The book doesn’t contain another mark of any kind. One wonders if young Wendell used the book for a class or if he simply put it in his footlocker and forgot about it.

The bookseller was evidently selling off lots of items related to Mr. Young’s life and in another group was a collection of photos, presumably of Wendell and family or friends. What I find especially interesting is the significant difference between the photo of Wendell at a family gathering (above) compared to the image of the rough and ready outdoorsman in another photo presumably taken at camp (below).

According to a newspaper clipping that was with the other items, the group eventually ended up in Washington State and it seems this might be where the second photo was taken, but unless someone steps forward with more information, it’s really anyone’s guess.

For now Wendell Young will remain just another of the 3 million or so young men who enrolled in the CCC and perhaps quickly forgot about the experience as they helped win a war, raise a family and toil in relative obscurity, all the while making ours the greatest nation on the face of the earth.

It’s easy enough to say that we’ll never, ever know all there is to know about the 3 million or so young men who enrolled in the CCC between 1933 and 1942 but somehow it’s difficult to reconcile ourselves to the fact that we may never know much about Wendell Young, except that he was once in the CCC, he once owned a Dupont Blaster’s Handbook and someone loved him very much.

You can see a US Government image from Camp Tomahawk HERE.

Monday, June 29, 2009

The Colorado Whoopenhollars: Living a Good Life Despite the Great Depression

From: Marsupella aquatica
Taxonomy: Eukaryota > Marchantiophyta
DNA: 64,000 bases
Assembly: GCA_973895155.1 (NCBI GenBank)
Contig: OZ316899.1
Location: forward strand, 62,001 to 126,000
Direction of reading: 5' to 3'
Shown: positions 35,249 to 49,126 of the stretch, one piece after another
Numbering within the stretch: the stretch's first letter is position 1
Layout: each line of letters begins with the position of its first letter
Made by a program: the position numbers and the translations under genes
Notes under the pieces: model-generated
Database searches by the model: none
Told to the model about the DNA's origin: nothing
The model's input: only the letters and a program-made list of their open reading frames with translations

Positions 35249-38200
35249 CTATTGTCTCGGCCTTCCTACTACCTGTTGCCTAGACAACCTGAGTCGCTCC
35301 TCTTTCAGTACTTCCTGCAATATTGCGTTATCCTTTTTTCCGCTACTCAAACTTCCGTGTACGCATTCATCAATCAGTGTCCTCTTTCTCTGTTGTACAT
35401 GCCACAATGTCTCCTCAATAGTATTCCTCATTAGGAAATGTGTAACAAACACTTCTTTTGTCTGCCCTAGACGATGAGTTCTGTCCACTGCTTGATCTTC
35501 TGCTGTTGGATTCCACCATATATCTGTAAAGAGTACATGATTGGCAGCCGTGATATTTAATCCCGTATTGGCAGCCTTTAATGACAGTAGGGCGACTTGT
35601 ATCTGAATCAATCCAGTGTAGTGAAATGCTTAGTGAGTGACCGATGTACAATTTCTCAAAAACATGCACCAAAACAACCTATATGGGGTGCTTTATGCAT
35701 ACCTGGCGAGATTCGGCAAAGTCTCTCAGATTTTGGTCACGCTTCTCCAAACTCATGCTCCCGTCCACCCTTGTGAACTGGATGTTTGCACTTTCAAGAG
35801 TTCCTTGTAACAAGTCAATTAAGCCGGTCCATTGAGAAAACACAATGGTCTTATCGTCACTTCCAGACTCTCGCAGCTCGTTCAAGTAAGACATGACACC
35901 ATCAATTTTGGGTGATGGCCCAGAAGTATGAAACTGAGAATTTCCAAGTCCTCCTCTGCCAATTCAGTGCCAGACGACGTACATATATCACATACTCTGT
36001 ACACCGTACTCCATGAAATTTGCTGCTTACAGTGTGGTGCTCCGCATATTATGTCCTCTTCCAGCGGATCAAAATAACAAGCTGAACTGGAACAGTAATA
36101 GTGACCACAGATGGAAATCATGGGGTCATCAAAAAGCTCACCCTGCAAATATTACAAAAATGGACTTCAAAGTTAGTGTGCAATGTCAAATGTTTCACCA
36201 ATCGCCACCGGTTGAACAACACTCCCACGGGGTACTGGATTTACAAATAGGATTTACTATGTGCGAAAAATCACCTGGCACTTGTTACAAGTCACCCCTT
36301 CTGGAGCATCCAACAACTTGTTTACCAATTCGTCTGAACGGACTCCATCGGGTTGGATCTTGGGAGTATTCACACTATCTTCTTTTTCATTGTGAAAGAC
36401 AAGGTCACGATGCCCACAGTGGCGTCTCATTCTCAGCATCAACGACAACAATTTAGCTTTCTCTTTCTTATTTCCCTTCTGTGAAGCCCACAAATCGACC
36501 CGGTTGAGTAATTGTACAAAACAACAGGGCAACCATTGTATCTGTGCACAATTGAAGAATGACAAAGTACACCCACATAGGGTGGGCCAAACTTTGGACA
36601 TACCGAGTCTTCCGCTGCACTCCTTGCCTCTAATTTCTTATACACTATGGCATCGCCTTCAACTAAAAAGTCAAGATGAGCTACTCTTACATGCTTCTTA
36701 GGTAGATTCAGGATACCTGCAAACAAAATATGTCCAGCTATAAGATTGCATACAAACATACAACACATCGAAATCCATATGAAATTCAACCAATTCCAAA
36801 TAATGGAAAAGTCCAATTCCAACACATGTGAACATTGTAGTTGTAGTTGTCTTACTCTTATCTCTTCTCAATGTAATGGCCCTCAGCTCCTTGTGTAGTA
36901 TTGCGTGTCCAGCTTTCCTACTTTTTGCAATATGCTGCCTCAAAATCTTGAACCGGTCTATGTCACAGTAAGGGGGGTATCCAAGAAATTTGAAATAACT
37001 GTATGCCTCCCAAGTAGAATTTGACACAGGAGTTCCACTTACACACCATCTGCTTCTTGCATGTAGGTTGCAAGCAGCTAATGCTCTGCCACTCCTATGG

If we look deep enough and consider all that was happening during the 1930s, it becomes clear that one of the primary accomplishments – if not a goal stated outright - of the CCC was the preservation of families and family livelihoods.

Remember that enrollees were required to send all but a few dollars of their $30 monthly pay home to their needy family. FDR and his advisors realized that money accumulating in an enrollee’s footlocker, deep in some forest in Arkansas or Colorado, wouldn’t do the economy much good. For thousands of families, that additional $25 meant the difference between paying the rent and being tossed into the street. The allotment sent home by a son meant food on the table.

While we’ll never know every CCC enrollee story, we’ve got a good grasp of camp life and the work that went into insuring that the family received the monthly allotment. But what of those who remained at home while the young enrollee shipped out to work in a park or forest far from home? We have some of that story through the eyes of the enrollees themselves because they’ve often told of how important that monthly allotment was to their parents or loved ones. But what about the families of the men who ran the CCC camps? What about the foremen and supervisors from the National Park Service, the Bureau of Reclamation and the U.S. Forest Service? What did the creation of the CCC mean to their families?